Monday, October 23, 2023

Why New Delhi should worry about instability in China's PLA ranks

My article Why New Delhi should worry about instability in China's PLA ranks appeared in Firstpost.

New commanders may be inclined to please the Emperor in order to consolidate their position in the hierarchy and therefore take a more belligerent stance towards Taiwan and India 

Here is the link...

The planet is in turmoil. As if the Ukraine war was not enough, a new conflict has erupted in the Middle East.
The Russo-Ukrainian War had started in February 2014 soon after Ukraine's Orange Revolution, when Russia annexed Crimea. But it is only in February 2022 that Russia launched a full-scale invasion of Ukraine, aiming at occupying most of the country. Since then the conflict has taken a disastrous turn with more than of a lakh casualties on each side.
Chaos is also visible in the Middle Kingdom where the Foreign Affairs and Defence Ministers have both ‘disappeared’ since weeks. This is certainly not a sign of stability for a country which dreams of overtaking the United States in the years to come.
Havoc also in Afghanistan, where multiple earthquakes struck northwest of the city of Herat killing more than 4,000 people, leveling thousands of homes; the earthquake was said to be of magnitude 6.3 on the Richter scale.
And now a new conflict has erupted in the Middle East; in a column in The New York Times, Thomas L. Friedman spoke of “Israel’s Worst Day at War”: “This is not your usual Hamas-Israel dust-up. The Gaza-Israel border is only 37 miles long, but the shock waves this war will unleash will not only thrust Israel and the Palestinians of Gaza into turmoil but will also slam into Ukraine and Saudi Arabia and most likely Iran. Why?”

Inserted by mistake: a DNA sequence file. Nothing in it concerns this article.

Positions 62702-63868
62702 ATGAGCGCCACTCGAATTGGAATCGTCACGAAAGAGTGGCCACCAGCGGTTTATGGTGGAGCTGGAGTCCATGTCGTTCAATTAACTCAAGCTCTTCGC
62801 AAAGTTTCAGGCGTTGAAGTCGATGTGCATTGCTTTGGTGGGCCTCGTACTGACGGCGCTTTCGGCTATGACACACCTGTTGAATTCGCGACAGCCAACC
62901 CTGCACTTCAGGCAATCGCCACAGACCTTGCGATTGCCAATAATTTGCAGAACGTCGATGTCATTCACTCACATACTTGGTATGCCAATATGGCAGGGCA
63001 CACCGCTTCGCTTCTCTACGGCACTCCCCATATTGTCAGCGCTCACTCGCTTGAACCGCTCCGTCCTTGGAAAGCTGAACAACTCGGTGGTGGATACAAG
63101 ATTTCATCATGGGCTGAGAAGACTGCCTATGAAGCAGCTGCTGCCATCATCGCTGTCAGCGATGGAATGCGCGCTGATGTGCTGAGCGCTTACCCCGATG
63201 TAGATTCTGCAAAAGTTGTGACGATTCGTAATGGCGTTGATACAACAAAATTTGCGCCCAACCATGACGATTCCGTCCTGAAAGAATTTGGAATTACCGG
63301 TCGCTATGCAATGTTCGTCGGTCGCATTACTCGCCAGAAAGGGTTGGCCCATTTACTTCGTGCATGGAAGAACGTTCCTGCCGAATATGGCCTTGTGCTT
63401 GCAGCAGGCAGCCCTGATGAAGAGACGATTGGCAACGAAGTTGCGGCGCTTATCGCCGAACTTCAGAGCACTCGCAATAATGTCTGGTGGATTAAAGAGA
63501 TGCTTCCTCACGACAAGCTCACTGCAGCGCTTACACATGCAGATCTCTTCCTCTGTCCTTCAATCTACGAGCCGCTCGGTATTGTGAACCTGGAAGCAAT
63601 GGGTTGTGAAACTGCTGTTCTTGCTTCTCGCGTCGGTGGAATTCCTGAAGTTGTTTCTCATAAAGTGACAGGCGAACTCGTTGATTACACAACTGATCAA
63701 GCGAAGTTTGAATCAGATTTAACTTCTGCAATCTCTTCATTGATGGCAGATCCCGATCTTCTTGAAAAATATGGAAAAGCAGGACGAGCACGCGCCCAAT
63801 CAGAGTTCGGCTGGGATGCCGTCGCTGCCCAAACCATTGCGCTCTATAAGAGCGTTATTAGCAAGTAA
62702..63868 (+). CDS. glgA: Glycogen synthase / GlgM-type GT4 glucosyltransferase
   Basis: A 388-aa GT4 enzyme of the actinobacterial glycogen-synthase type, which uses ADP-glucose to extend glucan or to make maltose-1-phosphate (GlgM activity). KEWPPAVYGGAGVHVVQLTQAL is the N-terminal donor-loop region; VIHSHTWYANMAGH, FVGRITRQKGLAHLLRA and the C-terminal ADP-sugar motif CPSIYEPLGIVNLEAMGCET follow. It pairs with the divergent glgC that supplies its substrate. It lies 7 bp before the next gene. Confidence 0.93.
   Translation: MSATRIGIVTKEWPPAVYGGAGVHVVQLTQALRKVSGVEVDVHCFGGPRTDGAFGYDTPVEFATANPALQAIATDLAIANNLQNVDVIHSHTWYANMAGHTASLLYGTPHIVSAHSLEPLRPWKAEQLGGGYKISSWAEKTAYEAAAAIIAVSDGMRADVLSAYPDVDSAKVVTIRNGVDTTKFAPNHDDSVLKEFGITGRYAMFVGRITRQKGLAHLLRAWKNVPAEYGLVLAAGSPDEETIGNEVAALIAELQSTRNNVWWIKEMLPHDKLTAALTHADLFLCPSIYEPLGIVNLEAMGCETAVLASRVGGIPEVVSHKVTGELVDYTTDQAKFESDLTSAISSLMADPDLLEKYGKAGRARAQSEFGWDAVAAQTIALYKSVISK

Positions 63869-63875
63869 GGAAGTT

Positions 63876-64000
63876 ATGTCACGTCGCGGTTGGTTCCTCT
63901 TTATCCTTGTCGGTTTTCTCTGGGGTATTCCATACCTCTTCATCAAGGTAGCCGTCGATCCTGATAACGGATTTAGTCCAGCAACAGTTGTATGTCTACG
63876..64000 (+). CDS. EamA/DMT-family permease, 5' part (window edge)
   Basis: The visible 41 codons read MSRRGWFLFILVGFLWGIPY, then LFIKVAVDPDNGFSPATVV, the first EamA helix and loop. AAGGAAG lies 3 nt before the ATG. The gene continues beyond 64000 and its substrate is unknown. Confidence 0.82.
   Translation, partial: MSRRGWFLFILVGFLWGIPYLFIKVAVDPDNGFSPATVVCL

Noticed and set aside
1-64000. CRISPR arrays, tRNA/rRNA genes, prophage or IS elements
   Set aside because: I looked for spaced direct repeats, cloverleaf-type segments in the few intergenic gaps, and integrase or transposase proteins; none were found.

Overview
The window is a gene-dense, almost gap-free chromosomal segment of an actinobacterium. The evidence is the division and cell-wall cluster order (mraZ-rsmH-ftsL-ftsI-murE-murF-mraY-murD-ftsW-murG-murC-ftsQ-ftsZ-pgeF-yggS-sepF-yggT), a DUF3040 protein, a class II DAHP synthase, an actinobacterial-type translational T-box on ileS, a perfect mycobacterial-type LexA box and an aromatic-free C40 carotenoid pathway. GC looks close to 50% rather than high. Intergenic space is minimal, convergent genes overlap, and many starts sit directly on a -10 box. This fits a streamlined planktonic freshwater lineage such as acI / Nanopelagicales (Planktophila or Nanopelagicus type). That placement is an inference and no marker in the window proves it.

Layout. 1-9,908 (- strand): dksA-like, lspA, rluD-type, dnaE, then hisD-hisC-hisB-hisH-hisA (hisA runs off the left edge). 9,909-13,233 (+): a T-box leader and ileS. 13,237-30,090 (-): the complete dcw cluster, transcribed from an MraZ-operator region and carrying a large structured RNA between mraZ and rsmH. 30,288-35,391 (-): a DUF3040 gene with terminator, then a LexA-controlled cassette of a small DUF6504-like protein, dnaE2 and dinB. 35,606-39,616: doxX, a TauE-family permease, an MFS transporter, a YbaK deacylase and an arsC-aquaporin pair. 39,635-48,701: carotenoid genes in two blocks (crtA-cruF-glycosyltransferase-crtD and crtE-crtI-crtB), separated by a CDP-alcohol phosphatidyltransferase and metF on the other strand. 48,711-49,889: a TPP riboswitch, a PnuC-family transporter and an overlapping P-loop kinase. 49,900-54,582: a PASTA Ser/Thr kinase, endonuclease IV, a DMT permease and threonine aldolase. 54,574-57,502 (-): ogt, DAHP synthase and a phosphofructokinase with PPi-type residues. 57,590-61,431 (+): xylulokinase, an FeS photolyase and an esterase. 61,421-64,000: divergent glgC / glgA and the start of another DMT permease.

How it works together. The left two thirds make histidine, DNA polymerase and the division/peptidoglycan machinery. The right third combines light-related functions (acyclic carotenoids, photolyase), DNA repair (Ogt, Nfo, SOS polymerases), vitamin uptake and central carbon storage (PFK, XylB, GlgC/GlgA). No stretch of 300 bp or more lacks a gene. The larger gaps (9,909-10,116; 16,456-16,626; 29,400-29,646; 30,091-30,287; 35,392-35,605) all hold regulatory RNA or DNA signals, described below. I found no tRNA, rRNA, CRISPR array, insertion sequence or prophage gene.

Friedman answers: “Any prolonged Israel-Hamas war could divert more US military equipment needed by Kyiv to Tel Aviv, and it will make the proposed Saudi-Israeli normalization deal impossible — for now. And if it turns out that Iran encouraged the Hamas attack to scuttle that Israeli-Saudi deal, it could raise tensions between Israel and Iran and Tehran’s Lebanese proxy, Hezbollah, and also between Saudi Arabia and Iran.” He concludes: “This is an incredibly dangerous moment on multiple fronts.”
Some reports on the social media speak of 6,000 bombs dropped in Gaza in the first six days of the conflict (during the air campaign against ISIS between 2014 and 2019, the US-led coalition dropped 2,000-5,000 munitions per month across all of Iraq and Syria).
According to a release of the Israeli Air Force (IAF), as on October 12: “Dozens of fighter jets and helicopters attacked a series of terrorist targets of the Hamas terrorist organization throughout the Gaza Strip. So far, the IAF has dropped about 6,000 bombs against Hamas targets.”
Incidentally, a story was going around: “The so called Five Eyes Intelligence knew about Nijjar's killers; why did it not have knowledge of the 5,000 Hamas rockets and hundreds of terrorists preparing to attack Israel?”
It is something for Mr Trudeau and his allies to answer or at least to ponder about.